Swiss Sensation

Swiss Sensation

Marie Hennechart
Marie Hennechart
Once-sleepy Lausanne, on the banks of Lake Geneva, has turned over a stylish new leaf. Vicky Lowry reveals the city's hidden charms

The expression "everything old is new again" fits Lausanne to a T. One of Switzerland's smallest cities, it has always been a haven for discreetly wealthy and flamboyantly famous Europeans (Mozart liked to play at the town hall; Lord Byron wrote poems by the lake). Now this postcard-perfect resort on Lake Geneva has been rediscovered by a new generation of sybarites, who come from near (the French border is 30 minutes away) and far (TV channels broadcast in more than seven languages, including Arabic). Lausanne's allure lies in its duality: it's both a lakeside resort town—with opulent old-world hotels, boisterous outdoor cafés, and even a few bikini-tops-optional beaches—and a cosmopolitan city, where fashionable students commingle with bankers in the energetic dining rooms and nightclubs that have thoroughly modernized the cobblestoned streets of the enchantinghistoric town above the port.

The oldest hotel management school in the world is in Lausanne, and its graduates often stay around, which explains the superb service at the majestic Hôtel Beau-Rivage Palace (17-19 Place du Port; 800/223-6800 or 41-21/613-3333;; doubles from $376), considered by many to be the finest hotel in Switzerland. (Coco Chanel, a woman who knew a thing or two about taste, lived in one of the 29 suites in this grand old dowager.) When you order champagne, it arrives perfectly chilled moments after you hang up the phone. Any of the spacious Belle Époque rooms could easily hold a yoga class. Thanks to the tennis courts, a decent gym, an indoor-outdoor swimming pool, and three restaurants, you won't have to venture out of this 10-acre garden oasis.
• Next door, sister property Hôtel Angleterre et Résidence (11 Place du Port; 41-21/613-3434;; doubles from $276) has completed a $25 million renovation, transforming six small historic mansions into a country-manor haven for travelers who prefer elegance over excess. The best room is No. 1001, a romantic junior suite in the 18th-century Florissant mansion with a king-sized bed (not so common in Europe) and a view of the mountain-rimmed lake.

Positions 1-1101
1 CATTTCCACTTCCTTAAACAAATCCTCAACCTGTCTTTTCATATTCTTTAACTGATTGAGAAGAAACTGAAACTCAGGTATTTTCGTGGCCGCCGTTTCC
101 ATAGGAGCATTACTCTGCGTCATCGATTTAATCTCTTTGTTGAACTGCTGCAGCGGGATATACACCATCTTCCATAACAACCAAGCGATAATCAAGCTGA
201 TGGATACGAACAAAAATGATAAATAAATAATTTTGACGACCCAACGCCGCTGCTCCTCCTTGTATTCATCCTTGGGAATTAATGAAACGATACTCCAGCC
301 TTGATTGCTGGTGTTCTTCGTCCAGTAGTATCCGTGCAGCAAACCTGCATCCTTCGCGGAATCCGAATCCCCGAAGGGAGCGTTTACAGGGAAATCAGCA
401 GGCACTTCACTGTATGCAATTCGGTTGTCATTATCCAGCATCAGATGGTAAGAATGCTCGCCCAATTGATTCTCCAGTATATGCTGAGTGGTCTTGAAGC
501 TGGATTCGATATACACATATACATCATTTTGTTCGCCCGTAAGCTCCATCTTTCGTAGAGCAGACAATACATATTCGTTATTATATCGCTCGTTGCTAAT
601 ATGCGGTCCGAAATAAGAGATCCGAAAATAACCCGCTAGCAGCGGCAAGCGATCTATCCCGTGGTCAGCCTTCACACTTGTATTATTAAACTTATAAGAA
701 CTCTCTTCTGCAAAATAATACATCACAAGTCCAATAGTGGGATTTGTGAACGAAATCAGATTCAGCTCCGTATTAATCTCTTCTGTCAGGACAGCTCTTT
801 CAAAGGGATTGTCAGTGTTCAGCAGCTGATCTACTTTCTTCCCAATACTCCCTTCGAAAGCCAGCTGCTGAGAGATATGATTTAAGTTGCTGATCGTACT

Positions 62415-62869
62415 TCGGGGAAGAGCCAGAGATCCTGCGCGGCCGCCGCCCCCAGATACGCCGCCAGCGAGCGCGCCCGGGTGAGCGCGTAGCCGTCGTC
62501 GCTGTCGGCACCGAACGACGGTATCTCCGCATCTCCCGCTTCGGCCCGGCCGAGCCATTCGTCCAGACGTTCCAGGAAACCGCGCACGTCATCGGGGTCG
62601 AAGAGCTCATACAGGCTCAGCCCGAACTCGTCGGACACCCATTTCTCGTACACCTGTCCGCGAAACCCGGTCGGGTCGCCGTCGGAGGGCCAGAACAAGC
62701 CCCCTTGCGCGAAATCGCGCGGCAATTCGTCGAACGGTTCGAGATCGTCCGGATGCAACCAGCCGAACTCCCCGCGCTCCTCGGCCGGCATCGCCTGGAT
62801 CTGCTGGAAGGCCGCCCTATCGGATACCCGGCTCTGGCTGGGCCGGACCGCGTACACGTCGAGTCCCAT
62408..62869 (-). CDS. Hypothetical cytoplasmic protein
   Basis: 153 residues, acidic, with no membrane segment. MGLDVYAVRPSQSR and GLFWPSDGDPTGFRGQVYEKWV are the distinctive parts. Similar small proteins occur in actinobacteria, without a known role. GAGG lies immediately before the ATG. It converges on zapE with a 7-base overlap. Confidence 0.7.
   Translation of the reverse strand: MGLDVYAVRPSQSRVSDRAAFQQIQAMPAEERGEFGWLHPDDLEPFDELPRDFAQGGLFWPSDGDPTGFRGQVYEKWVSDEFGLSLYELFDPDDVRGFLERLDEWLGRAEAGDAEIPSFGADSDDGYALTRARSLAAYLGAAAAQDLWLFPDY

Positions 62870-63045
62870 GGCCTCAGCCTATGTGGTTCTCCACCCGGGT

• There are three reasons to stay at the city's most luxurious business hotel, the Lausanne Palace & Spa (7-9 Grand-Chêne; 41-21/331-3131;; doubles from $384): the huge, ultra-modern black marble bathrooms in each of the 154rooms; the treatments in the Aveda spa, which do wonders toward obliterating jet lag (try the Reflexo, a Thai massage combined with foot reflexology); and the location, ideal for die-hard shoppers and club-goers alike—the fashion district is literally across the way, as is a set of stairs that leads down to a street lined with nightclubs.
• Lausanne finally has a design hotel, the Hôtel Alpha-Palmiers (34 Rue du Petit-Chêne; 41-21/323-0131;; doubles from $207), a soaring glass-and-steel structure cantilevered into the hillside. Rooms are decorated with original Le Corbusier cowhide furniture, and the street-levelJardin Thai restaurant is where trendsetters head for authentic basil-infused Penang curry and spicy lemon-balm soup with prawns. (The Thai-born chef stuffed her suitcases with her grandmother's favorite recipes.)
BEST VALUE One of the most affordable hotels in the area, the 82-room Hôtel Agora (9 Ave. du Rond-Point; 41-21/617-1211;; doubles from $196) is also the quirkiest, with a design aesthetic right out of Austin Powers: stainless-steel lobby; disco-ball lighting. The unadorned rooms may be small, but the hotel's location— a quiet, leafy street one block from the train station—is a big asset for its multilingual European clientele.